5 Challenges Every Veterinarian Faces When Looking for a Job! - Vet Relief Staffing | Veterinary System Services

5 Challenges Every Veterinarian Faces When Looking for a Job!

Nobody can prepare veterinarians for what it’s really like out there. In December of last year, I relocated from Hawaii to Colorado. I had a couple years of experience as a veterinarian under my belt, so I thought finding a job would be a lot easier than it had been when I was a new graduate. Virtually nobody wants to hire you when you’re a new grad because you don’t have experience. And if they do hire you, you should expect to get paid a dismal salary.

Sounds depressing, right? It is. Here are just some of the challenges I faced earlier this year before landing my “near perfect” position.


Challenge #1: You will feel like you are wasting your precious time.

Finding the perfect job is kind of like finding your perfect match via online dating. With absolutely no guarantee that you’ll find the job for you, you’ll spend a lot of time reading through job ads, making your resume look perfect, writing cover letters, calling and emailing clinics trying to establish contact… Then, the clinics swipe right or left. For those that swipe right, you schedule a meet and greet, then an interview. If you pass all that, you may get “asked out” for the “third date”—a working interview—which you may or may not get paid for. Throughout all of this, you have to keep your “profile” up-to-date so other potential matches will swipe right.

If reading all that exhausts you, just think about how it feels to do it all, step by step, week by week, application by application. This doesn’t even include time spent shopping for interview clothes, scrubs, lab coats, and other items you may need to ace the interviews.

But in the end, it will be worth it. All of this will bring you closer to finding the right fit for you… Right?


Challenge #2: You will be confused.

Oh, the decisions you’ll have to make!
• Do you want to work for a corporation? Some are hidden corporations, and, unless you’re asking the right questions, you won’t always know.
• Will you want to buy in to the practice?
• What are their core values? Do they match yours?
• Will you want to help them grow? Will they want you to help them grow?
• What kind of salary and benefits will you ask for?

So many questions, so few answers. However, in the same way you rule out diseases by ordering different tests, you will rule out the “imperfect” places by asking the right questions.


Challenge #3: You will be rejected.

I once faced a brutal rejection in the middle of a working interview. It felt like I was hit in the face with a ton of bricks. It was especially painful because I was supposed to come back the next day for a “part two” of my working interview. In less than a day, they had decided that I was not a good fit and that they didn’t want me to come back. Ever.

Even though it sucks and you may want to run to your car and cry—trust me—the more you’re rejected, the easier it is to deal with. You begin to learn that rejection is part of the game, and you’ve just gotta brush it off and keep going. I ended up feeling grateful for all the places that rejected me, because if they hadn’t, I wouldn’t have found the job I have now.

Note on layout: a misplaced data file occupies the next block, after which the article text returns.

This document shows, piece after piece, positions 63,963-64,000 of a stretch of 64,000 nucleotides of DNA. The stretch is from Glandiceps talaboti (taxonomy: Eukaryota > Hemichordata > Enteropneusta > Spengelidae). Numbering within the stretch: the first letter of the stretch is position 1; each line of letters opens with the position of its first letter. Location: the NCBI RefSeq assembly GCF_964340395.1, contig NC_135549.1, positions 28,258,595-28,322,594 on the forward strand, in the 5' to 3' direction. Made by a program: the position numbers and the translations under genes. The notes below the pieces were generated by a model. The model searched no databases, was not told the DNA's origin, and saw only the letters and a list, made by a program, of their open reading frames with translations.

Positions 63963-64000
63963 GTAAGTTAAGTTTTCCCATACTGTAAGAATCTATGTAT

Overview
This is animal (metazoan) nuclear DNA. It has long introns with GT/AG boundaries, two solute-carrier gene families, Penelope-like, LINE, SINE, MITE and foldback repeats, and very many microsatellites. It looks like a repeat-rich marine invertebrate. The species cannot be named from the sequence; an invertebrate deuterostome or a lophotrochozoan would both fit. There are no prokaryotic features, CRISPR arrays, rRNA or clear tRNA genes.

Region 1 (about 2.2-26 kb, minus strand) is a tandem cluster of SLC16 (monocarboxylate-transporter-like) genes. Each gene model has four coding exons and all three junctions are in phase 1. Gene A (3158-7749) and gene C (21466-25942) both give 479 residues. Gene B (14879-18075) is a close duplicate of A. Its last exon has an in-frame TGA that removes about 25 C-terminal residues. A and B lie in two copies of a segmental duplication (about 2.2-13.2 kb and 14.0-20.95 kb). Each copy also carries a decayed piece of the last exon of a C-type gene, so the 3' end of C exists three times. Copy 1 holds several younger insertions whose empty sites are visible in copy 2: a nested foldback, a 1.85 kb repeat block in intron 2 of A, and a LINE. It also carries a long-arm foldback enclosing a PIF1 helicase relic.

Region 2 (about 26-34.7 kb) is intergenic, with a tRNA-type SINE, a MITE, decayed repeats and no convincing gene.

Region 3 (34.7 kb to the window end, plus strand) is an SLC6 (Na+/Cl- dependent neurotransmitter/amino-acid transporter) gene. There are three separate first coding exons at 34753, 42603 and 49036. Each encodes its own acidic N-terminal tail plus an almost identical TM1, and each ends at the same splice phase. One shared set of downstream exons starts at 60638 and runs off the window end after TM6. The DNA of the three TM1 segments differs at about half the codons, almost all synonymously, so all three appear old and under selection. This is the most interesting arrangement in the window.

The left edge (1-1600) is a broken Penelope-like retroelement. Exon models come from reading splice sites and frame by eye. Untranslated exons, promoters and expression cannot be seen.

Challenge #4: You will make mistakes.

I once made the big mistake of arranging an interview at the last minute, and I didn’t have time to study up on the company. I didn’t know their core values, or anything about them, really, which was painfully obvious during the interview. To top it all off, I fell off my chair during the interview. Needless to say, I didn’t get the job.

While it was a really big mistake I made (you should avoid that one if possible), I learned from it. I learned from all the mistakes I made. And, by the time I was interviewing for the company I work for now, I had done all my homework, and I got the results I wanted.

(Side note on working interviews: They can be stressful. Your nerves and extra efforts can make you prone to making mistakes. My advice: Remember to breathe, and be yourself. Trying to be anyone other than yourself is exhausting and not sustainable. And, these practices want to see the real you!)


Challenge #5: You will want to give up.

Toward the end of my job-seeking adventures, I ended up applying for jobs outside of veterinary medicine. I was having such a hard time finding a place I wanted to work, as well as a place that wanted me, that I considered giving up. After going through all of this with no results, it’s normal to have these feelings of despair.

But, I didn’t give up. And you should never give up. It’s OK to want to explore other options, but don’t give up on something you really want just because it’s difficult, and don’t compromise your core values just to hook the job. There will always be challenges—they are unavoidable. But you can choose which challenges are worth facing and still maintain your sense of self.


Although it can be a grueling task, it is possible to find your perfect job match. Keep trying, and keep in mind that we’ve all faced the same challenges you might be facing right now. You can do this.



Dr. Hilal Dogan completed veterinary school in 2015 at Massey University in New Zealand. She has spent most of her life traveling and has a diverse cultural background. She is the founder of the Veterinary Confessionals Project and is also a certified clinical trauma professional (for humans). She currently lives and works as a relief veterinarian in Denver, Colorado. She enjoys both general practice as well as emergency medicine. Her other passions involve taking naps, yoga, writing, cooking, comedy, sports and traveling.